From Joel Barlow
Paris 12 March 1798—
The extreme mortification with which I view the progress of a misintelligence between two nations that ought to cherish each other with peculiar symaphy has induced me to address to my Brother in law Mr. Baldwin my sentiments on that subject. But I am apprehensive that before my letter can arrive Congress will adjourn, & Baldwin be gone to Georgia. In that case the chance of its doing any good will be lost, as the present crisis of our affairs cannot continue long.
For this reason I enclose a copy of it to you, trusting in your prudence to make such use of it only as may do the most good to the cause of truth, & the least mischief to me. The bluntness & severity with which I have delivered some of my sentiments, you will see, are not calculated for your eye, but for those of a more intimate friend.
Permit me to thank you, as I sincerely do, for accepting the place of vice president. I know it must have been a sacrifice of feeling and of every personal consideration to the hope of rendering public service, at a time when I was afraid you had become quite discouraged.
I am with great attachment & respect Dear Sir Your obet. Sert.—
RC (DLC); at foot of first page: “Mr. Jefferson”; endorsed by TJ as received 26 July 1798 and so recorded in SJL. Enclosure: Barlow to Abraham Baldwin, Paris, 4 Mch. 1798, a treatise on worsening relations between the United States and France, attributing the deterioration to American measures that included the appointment of Gouverneur Morris as minister to France, the Jay Treaty, the recall of James Monroe, and the sending to France of Pinckney (whose return there after the French government’s refusal to recognize him “was undoubtedly intended as an insult”), Marshall (“whose effigy had been burnt in Virginia for his violent defense of the English treaty”), and Gerry (“a little make-weight man, appointed with the intention that he should have no influence”); Barlow also rues Adams’s failure to change the direction of policy and his “borrowing the cant of Edmond Burke” in his message of 23 Nov. 1797, to which Congress should have replied with “an order to send him to the madhouse”; he laments anti-French statements in Congress and the “dirty calumny against the French” in American newspapers; he fears that the envoys in Paris might call for strong measures and push Adams into “another desperate leap in to the region of madness” in his policy toward France; and he concludes: “When, in God’s name are we to expect from America any just ideas relative to France? Look to England for a republic; but do not look to France for a monarchy” (Dupl in DLC; opening pages in a clerk’s hand, remainder in Barlow’s hand; at head of text: “Copy”). Enclosed in John Brown to TJ, 29 June 1798.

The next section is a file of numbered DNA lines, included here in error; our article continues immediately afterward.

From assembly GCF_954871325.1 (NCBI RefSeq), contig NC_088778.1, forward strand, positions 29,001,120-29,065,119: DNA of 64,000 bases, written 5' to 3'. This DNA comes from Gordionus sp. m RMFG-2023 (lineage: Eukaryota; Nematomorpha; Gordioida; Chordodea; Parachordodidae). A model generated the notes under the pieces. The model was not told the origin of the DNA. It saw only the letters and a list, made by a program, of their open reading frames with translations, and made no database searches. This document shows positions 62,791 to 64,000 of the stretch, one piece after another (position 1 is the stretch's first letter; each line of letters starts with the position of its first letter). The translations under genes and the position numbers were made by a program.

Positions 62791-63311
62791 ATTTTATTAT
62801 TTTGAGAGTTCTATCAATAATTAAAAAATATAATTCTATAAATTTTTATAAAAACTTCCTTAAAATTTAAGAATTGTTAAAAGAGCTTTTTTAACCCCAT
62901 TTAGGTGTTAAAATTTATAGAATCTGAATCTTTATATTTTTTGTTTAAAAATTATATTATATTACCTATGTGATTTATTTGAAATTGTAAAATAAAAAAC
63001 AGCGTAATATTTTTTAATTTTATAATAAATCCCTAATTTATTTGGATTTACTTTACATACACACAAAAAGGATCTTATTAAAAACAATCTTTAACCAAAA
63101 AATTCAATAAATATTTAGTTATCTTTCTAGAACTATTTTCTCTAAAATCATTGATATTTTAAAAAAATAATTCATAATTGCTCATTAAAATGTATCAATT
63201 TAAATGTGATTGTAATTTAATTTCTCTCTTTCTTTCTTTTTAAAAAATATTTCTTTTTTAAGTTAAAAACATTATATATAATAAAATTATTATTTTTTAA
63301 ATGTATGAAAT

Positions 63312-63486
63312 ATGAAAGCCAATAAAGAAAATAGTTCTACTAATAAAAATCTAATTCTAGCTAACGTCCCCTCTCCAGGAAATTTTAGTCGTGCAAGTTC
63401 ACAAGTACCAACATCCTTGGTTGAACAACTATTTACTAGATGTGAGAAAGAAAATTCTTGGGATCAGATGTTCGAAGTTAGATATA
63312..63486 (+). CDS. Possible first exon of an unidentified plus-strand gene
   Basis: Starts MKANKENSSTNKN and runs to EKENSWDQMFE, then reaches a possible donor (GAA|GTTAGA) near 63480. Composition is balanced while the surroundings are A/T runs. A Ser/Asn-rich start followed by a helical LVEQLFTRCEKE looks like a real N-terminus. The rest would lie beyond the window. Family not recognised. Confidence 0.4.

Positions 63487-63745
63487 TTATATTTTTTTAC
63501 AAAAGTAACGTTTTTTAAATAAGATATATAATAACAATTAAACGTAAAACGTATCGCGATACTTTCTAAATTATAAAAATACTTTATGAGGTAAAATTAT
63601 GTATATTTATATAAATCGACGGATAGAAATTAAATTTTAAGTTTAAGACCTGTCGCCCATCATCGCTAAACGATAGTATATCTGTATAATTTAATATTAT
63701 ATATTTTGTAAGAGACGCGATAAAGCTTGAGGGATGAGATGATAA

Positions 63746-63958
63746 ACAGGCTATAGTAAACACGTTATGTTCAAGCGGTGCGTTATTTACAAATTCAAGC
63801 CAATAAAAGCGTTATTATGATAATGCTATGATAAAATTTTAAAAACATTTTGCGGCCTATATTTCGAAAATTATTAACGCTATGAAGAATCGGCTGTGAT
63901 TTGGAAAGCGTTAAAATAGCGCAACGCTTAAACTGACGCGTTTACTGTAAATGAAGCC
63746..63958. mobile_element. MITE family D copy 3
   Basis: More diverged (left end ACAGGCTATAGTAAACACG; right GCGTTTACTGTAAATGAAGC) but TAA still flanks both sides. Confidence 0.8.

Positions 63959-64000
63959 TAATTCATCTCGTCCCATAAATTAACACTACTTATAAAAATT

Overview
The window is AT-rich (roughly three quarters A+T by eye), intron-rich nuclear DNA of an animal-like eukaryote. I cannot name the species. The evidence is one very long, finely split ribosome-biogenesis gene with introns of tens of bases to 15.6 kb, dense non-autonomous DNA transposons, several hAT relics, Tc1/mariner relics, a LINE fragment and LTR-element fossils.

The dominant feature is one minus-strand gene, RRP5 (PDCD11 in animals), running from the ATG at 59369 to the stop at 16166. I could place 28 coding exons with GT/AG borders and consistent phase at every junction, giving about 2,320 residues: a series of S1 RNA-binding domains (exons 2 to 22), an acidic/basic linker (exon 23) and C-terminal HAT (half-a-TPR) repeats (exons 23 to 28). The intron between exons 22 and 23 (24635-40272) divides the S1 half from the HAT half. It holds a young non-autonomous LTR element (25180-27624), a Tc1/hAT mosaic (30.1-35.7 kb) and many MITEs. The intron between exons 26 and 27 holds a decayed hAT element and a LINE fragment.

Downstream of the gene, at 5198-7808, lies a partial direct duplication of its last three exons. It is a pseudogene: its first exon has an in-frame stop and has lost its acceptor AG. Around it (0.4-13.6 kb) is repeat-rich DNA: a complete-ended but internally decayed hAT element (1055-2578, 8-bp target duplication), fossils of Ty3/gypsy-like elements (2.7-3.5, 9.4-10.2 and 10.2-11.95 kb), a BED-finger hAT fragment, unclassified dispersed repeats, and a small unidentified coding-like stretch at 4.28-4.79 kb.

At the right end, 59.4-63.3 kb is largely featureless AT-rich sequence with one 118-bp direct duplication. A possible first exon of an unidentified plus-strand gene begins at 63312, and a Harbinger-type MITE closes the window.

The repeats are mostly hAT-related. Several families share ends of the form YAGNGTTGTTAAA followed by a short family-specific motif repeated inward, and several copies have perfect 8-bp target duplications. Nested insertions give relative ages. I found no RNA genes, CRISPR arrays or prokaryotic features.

Matthew Lyon obtained, not from TJ, a copy of Barlow’s letter to Baldwin. Lyon had it published and also read portions to assemblies in Vermont. That dissemination of the letter became the basis of two counts of the indictment of Lyon later in 1798 under the Sedition Act. Federalist newspapers condemned Barlow’s letter to Baldwin and reprinted it to demonstrate the character of opposition to the government (Smith, Freedom’s Fetters, 226–33; James Woodress, A Yankee’s Odyssey: The Life of Joel Barlow [Philadelphia, 1958], 193–8).
See the note to Fulwar Skipwith to TJ, 17 Mch. 1798, concerning William Lee’s role as courier of this and the following document.